6. They will catalyze new ways of working. Hyperplexed applications will unlock multiple new use cases and cause a paradigm shift in how software applications are built, tested, and operated. Companies therefore will have to invest in building new skills as well as transforming traditional teams and their ways of working. The demand for new engineering disciplines, such as systems engineering and combined hardware-software engineering, will increase as will the use of data-driven innovation. Tomorrow’s platforms will accelerate the trend of more social and collaborative development. That will enable software firms to create products rapidly, be leaner, and employ ultralight software-development methods.

The Emerging Enterprise Software Options

Three trends are shaping the development of the next generation of software architectures.

One, industry consortiums—such as the Storage Networking Industry Association and the Internet of Things Consortium—will help drive the development of new standards and blueprints. In the past, these bodies have been instrumental in bringing industry players together in order to establish standards such as Bluetooth, Java Enterprise Edition, and the Common Information Model.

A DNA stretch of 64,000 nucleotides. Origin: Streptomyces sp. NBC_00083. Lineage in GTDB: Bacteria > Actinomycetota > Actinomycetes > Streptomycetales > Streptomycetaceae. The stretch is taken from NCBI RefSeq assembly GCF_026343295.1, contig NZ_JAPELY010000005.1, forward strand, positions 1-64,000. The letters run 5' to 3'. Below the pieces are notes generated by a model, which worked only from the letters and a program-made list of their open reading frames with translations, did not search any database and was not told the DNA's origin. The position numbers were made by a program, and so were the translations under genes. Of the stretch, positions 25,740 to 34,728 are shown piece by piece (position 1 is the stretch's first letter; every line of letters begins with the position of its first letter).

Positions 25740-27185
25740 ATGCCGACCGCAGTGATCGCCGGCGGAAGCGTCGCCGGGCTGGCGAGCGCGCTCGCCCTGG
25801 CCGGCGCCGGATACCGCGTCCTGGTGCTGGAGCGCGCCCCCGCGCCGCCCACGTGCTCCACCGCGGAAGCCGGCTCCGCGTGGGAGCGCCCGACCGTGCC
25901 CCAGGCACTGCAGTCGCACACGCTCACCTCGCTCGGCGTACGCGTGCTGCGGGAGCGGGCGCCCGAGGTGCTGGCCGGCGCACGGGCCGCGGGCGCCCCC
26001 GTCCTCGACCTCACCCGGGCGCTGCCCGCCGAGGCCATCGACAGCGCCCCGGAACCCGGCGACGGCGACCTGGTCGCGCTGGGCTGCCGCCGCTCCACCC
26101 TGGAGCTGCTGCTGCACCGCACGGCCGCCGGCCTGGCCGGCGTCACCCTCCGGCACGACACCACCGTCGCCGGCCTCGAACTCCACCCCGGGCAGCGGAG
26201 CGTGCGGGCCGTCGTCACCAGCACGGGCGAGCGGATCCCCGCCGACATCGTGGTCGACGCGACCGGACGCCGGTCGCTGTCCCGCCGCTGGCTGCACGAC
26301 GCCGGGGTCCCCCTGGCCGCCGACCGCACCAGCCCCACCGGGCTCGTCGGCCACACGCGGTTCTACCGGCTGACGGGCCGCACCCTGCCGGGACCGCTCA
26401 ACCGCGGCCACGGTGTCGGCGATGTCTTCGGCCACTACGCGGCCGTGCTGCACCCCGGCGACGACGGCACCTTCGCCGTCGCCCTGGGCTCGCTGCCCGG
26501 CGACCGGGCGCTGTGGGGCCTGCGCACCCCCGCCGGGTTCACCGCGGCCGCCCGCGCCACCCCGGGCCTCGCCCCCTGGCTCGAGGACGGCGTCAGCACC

Two, open source innovation and community-driven efforts will continue to play a major role in the evolution of enterprise software, just as they did in the development of mobile, cloud-native, and AI applications. Open source foundations, such as the Linux Foundation, the Cloud Native Computing Foundation, and the Apache Foundation—in partnership with cloud giants such as AWS, Google, Alibaba, IBM/Red Hat, and Microsoft and hardware giants such as NVIDIA/Arm, Tesla, and Apple—will drive the development of the next generation of platforms, run times, and application frameworks.